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> Learning Chord Forms, How much of it is just brute force repetition
PosterBoy
post Apr 13 2013, 05:22 PM
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So in a strange way I'm being motivated by motivating a friend of mine and his playing. He's more into his jazz than me, so I've started going through chord shapes based on some Jimmy Bruno lesson material I have.

He starts with string set 6432 and then goes onto others. Taking note where the root note is helps.

Your blog shows a different set of string sets, which makes sense, but it does boggle the mind how many combinations there are.

Obviously not trying to run before I can walk is the key.

Are there any other tips you can give?


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The Professor
post Apr 13 2013, 06:20 PM
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QUOTE (PosterBoy @ Apr 13 2013, 05:22 PM) *
So in a strange way I'm being motivated by motivating a friend of mine and his playing. He's more into his jazz than me, so I've started going through chord shapes based on some Jimmy Bruno lesson material I have.

He starts with string set 6432 and then goes onto others. Taking note where the root note is helps.

Your blog shows a different set of string sets, which makes sense, but it does boggle the mind how many combinations there are.

Obviously not trying to run before I can walk is the key.

Are there any other tips you can give?


Hey

I like the 6432 and 5321 shapes for playing duos or where there is no bass player, and those lower, thicker sounding chords can sound great.

For chord soloing, or soloing with a bassist, I like 5432 and 4321 string sets probably the most.

But to be honest, most of the time I play 4th voicings, stacks of 4th intervals, or just the 3rd and 7th of each chord with some color tones on top. So playing 2-3 note chords on the 432 strings most often.


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PosterBoy
post Apr 13 2013, 06:47 PM
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For my playing I'm biased towards chord soloing and duo stuff (me playing over myself) I'm much more intrigued by comping and chord soloing than lead playing with jazz, with all the inside note changes that imply or follow the melody.

It's good to know which string sets to concentrate on at the beginning of my quest.

I'll get some under my fingers and then put them to work with some real book standards, and make sure I recognise the ii V I progressions etc and can understand the substitutions.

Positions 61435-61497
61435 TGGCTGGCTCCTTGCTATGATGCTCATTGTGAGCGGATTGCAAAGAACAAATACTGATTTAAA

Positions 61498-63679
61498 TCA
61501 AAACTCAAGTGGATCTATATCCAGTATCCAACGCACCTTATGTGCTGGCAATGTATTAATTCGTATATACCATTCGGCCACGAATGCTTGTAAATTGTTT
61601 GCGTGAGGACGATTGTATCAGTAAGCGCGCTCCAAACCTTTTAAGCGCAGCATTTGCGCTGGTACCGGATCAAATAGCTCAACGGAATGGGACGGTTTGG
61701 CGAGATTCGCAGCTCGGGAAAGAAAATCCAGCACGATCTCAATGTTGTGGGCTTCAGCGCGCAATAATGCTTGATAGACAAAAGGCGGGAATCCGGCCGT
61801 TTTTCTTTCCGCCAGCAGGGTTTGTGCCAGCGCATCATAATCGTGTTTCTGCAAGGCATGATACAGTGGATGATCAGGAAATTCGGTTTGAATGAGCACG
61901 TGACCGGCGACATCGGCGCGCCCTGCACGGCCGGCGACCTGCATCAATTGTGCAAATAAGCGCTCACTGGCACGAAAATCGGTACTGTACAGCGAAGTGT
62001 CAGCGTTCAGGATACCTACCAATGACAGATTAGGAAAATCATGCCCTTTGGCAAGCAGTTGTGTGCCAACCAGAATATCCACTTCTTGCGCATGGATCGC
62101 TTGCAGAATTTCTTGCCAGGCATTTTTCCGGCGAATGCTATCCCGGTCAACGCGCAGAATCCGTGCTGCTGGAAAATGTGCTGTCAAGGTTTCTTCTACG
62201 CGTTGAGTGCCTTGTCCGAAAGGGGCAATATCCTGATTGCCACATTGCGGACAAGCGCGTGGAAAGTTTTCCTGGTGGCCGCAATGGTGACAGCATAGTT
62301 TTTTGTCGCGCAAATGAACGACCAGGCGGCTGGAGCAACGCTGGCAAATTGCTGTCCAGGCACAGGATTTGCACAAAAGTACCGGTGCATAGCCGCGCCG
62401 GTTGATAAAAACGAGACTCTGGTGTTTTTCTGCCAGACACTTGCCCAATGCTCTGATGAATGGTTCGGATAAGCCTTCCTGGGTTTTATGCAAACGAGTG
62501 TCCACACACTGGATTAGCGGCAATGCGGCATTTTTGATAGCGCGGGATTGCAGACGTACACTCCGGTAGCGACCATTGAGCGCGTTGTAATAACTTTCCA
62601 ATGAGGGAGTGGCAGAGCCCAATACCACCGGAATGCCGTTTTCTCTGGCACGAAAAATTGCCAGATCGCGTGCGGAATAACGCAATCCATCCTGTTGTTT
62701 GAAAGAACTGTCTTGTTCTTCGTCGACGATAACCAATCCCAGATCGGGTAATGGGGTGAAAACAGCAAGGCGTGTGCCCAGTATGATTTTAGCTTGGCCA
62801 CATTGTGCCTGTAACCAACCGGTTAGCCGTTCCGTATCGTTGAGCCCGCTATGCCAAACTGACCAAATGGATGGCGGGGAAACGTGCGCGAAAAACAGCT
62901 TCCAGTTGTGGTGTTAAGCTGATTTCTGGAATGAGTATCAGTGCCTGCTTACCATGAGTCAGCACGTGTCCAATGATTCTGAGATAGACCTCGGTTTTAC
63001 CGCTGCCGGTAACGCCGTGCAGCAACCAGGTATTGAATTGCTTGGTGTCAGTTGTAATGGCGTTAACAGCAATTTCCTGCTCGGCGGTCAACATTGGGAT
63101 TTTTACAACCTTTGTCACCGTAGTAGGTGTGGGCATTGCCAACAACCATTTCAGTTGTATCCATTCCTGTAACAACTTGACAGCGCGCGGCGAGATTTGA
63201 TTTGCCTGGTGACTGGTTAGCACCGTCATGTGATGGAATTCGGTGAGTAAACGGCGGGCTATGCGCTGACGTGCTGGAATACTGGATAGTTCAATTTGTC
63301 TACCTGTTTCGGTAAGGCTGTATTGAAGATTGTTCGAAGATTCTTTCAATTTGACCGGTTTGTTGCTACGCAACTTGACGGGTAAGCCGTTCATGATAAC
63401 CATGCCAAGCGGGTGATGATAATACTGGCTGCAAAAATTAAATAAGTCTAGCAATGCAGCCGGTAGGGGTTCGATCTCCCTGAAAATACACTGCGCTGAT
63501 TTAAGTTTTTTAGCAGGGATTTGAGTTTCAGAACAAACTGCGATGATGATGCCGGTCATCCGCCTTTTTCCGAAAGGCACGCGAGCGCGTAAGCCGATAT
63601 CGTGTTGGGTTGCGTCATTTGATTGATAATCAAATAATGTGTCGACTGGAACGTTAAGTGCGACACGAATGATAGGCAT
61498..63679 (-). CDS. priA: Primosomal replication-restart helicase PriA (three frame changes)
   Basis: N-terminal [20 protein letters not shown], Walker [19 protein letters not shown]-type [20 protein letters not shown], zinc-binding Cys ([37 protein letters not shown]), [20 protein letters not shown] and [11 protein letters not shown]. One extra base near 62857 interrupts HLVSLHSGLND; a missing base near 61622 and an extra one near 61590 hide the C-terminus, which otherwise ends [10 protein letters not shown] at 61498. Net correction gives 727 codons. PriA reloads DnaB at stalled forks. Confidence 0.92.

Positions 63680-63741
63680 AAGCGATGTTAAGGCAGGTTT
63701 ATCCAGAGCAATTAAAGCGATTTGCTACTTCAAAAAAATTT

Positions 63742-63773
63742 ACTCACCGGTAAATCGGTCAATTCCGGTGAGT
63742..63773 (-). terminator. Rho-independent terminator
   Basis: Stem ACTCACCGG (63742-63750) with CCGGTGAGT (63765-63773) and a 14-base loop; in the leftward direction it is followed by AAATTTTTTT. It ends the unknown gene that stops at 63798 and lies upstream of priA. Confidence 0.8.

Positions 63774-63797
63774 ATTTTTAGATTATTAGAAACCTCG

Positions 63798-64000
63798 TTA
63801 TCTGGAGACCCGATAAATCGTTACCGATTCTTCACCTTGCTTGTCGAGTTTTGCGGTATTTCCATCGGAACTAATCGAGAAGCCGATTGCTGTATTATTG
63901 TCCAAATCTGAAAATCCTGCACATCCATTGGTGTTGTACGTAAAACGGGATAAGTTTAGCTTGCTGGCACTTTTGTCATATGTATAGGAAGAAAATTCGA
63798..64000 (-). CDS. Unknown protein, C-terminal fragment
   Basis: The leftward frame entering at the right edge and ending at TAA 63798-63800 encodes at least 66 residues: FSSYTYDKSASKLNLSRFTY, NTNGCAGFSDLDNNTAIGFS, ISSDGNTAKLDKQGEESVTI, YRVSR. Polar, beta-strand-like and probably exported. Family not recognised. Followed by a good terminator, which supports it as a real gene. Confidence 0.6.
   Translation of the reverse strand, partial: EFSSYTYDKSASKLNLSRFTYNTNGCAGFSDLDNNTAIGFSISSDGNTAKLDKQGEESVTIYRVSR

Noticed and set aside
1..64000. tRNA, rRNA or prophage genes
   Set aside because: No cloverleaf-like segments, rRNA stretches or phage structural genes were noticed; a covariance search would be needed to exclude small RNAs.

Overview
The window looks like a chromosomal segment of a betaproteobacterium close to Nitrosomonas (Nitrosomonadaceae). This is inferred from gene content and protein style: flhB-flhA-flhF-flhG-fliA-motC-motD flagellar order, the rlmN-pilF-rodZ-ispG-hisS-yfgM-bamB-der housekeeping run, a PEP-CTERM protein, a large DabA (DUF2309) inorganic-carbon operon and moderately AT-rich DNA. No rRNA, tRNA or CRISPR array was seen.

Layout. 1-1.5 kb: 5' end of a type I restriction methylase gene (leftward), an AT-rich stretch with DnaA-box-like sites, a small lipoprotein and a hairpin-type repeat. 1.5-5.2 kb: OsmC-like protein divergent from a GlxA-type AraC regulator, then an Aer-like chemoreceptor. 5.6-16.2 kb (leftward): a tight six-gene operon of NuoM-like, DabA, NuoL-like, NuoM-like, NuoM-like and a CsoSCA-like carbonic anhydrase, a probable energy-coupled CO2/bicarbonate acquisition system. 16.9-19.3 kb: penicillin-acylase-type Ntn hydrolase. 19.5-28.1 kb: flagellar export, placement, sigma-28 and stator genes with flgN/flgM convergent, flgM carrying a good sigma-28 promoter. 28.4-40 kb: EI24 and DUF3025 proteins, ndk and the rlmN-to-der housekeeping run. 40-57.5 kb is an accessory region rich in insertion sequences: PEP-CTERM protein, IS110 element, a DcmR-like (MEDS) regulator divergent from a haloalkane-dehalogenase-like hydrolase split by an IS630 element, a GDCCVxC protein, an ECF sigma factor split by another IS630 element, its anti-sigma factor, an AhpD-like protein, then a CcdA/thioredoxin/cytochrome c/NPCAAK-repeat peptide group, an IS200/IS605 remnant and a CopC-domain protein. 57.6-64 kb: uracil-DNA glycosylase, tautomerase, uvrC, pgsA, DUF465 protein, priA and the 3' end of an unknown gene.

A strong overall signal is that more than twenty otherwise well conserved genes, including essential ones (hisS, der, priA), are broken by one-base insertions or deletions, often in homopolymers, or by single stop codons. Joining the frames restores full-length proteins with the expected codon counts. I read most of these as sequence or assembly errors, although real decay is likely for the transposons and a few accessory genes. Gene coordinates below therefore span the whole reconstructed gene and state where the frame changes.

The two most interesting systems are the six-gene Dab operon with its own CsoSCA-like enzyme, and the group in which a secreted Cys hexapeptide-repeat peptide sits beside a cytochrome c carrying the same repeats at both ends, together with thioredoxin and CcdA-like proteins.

I liked your blog on the Giant Steps substituitions, about 10-20 more watches and I might fully grasp the concept of the Coltrane Matrix


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klasaine
post Apr 13 2013, 07:04 PM
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One thing to keep in mind when you're watching J. Bruno vids or any other jazz chord tutorial where the player is using an archtop guitar ... an archtop has a quicker attack, quicker decay and generally less low end so they/you can get away with using the 6th string in almost any ensemble situation - big band, duo, etc. Most solid bodies and even thinlines (335) have too much sustain as well as low end. *A standard Telecaster is the exception which is why so many jazzers favor them for solid body guitars.

Something you may dig and find useful (it's a pretty rough transfer from VHS - from 1980) ...




The sheets that go with it ... http://bachmansmusicstudio.com/files/Ted_G...h_the_stars.pdf

This post has been edited by klasaine: Apr 13 2013, 07:08 PM


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PosterBoy
post Apr 13 2013, 07:23 PM
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You know I can't get enough of Ted biggrin.gif


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PosterBoy
post Apr 13 2013, 09:15 PM
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This is awesome, So much information but in an easily digestible way!


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wollace03
post Apr 14 2013, 08:59 AM
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here´s another good instructional video on chord shapes and memorisation ...

andy summers hot licks video

https://www.youtube.com/watch?v=pLJCOtG6CF0



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